Papa’s gonna buy you a mockingbird

And if that mockingbird won’t sing,
Papa’s gonna buy you a diamond ring

And if that diamond ring turns brass,
Papa’s gonna buy you a looking glass

And if that looking glass gets broke,
Papa’s gonna buy you a billy goat

And if that billy goat won’t pull,
Papa’s gonna buy you a cart and bull

And if that cart and bull turn over,
Papa’s gonna buy you a dog named Rover

And if that dog named Rover won’t bark
Papa’s gonna buy you a horse and cart

And if that horse and cart fall down,
You’ll still be the sweetest little baby in town.

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Last month my Stenhouse editors Philippa Stratton and Toby Gordon took a welcome break from their Maine winter to visit Houston at the start of our spring season! They visited classrooms at Askew Elementary where I’ve been working all year in preparation for filming a video on math work stations in grades 1 and 2 next fall. It was fun watching stations in action, and my editors got their first glance at seeing a Smart Board being used by students, too! After our visit, they had a chance to dine outdoors before heading back to the airport (and the freezing Northeast!). Their visit was a treat for us all!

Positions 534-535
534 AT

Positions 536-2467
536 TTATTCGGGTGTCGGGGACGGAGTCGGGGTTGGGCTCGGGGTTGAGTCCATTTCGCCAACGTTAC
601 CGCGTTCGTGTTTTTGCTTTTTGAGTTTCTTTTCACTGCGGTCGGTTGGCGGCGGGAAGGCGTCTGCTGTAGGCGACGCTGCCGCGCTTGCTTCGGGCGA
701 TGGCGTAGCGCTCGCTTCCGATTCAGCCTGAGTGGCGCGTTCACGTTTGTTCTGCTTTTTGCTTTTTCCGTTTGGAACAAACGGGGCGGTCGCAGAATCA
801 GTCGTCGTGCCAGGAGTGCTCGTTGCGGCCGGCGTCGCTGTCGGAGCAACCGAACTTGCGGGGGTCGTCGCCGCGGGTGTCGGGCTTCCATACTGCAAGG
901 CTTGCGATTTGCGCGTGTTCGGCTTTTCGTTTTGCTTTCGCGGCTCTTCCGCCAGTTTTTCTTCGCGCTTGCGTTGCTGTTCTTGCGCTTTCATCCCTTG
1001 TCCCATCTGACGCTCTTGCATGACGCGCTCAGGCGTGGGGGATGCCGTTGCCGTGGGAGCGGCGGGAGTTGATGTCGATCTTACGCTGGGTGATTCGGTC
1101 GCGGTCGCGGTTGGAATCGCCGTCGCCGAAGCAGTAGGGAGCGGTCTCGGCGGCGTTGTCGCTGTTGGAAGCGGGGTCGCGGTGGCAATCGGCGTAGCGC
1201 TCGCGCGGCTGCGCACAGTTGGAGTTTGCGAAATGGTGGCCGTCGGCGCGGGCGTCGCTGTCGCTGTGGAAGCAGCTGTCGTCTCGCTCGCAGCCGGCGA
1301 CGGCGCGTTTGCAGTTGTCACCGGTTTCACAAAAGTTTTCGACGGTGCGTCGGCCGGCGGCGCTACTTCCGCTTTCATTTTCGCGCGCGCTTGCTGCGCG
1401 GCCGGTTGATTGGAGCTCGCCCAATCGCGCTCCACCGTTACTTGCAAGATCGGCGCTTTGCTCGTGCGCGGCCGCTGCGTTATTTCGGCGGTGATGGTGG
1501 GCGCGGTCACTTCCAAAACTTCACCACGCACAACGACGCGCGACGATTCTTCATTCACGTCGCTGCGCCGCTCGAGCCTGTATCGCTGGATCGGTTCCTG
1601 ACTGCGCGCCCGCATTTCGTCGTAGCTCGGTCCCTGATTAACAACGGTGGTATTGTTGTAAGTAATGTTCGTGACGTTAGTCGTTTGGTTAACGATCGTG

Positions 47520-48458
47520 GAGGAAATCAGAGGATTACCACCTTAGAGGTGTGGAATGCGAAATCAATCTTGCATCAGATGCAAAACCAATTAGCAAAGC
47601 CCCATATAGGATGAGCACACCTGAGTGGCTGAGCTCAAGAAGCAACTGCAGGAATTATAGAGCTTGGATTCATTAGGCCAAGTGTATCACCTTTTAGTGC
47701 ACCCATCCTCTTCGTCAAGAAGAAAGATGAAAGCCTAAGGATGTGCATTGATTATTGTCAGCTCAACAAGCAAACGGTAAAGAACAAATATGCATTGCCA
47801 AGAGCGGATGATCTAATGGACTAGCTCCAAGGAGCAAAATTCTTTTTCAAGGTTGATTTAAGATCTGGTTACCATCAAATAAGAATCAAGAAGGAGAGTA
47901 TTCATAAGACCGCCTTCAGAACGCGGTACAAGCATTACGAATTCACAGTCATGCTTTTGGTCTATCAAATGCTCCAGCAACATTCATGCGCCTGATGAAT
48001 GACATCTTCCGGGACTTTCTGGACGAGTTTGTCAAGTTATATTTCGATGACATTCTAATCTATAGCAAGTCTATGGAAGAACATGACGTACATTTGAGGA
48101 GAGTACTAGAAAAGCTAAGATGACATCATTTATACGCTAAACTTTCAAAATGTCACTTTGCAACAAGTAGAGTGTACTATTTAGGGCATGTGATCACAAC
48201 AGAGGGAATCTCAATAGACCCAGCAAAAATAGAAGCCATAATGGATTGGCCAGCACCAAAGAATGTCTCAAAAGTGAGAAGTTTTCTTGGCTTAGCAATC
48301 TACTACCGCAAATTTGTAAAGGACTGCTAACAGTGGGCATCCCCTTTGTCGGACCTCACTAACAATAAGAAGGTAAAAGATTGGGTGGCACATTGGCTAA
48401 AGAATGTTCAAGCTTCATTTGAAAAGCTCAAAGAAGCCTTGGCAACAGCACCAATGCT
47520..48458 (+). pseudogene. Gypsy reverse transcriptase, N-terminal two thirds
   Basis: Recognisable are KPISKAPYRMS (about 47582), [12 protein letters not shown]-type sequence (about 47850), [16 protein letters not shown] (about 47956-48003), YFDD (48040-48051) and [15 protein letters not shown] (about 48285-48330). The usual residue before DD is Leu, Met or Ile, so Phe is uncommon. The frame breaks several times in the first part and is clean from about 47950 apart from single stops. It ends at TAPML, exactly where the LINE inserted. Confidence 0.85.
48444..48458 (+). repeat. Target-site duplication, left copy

My math editor, Toby, talks with a pair of 2nd graders at a math station about their work.

My editors, Philippa and Toby check out the Smart Board in Asma's 2nd grade classroom along with Rebecca, our producer.

Philippa, Editorial Director at Stenhouse Publishers, enjoys visiting the classrooms where I am working.



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Here is the third lullaby in my series of these sweet, calming poems: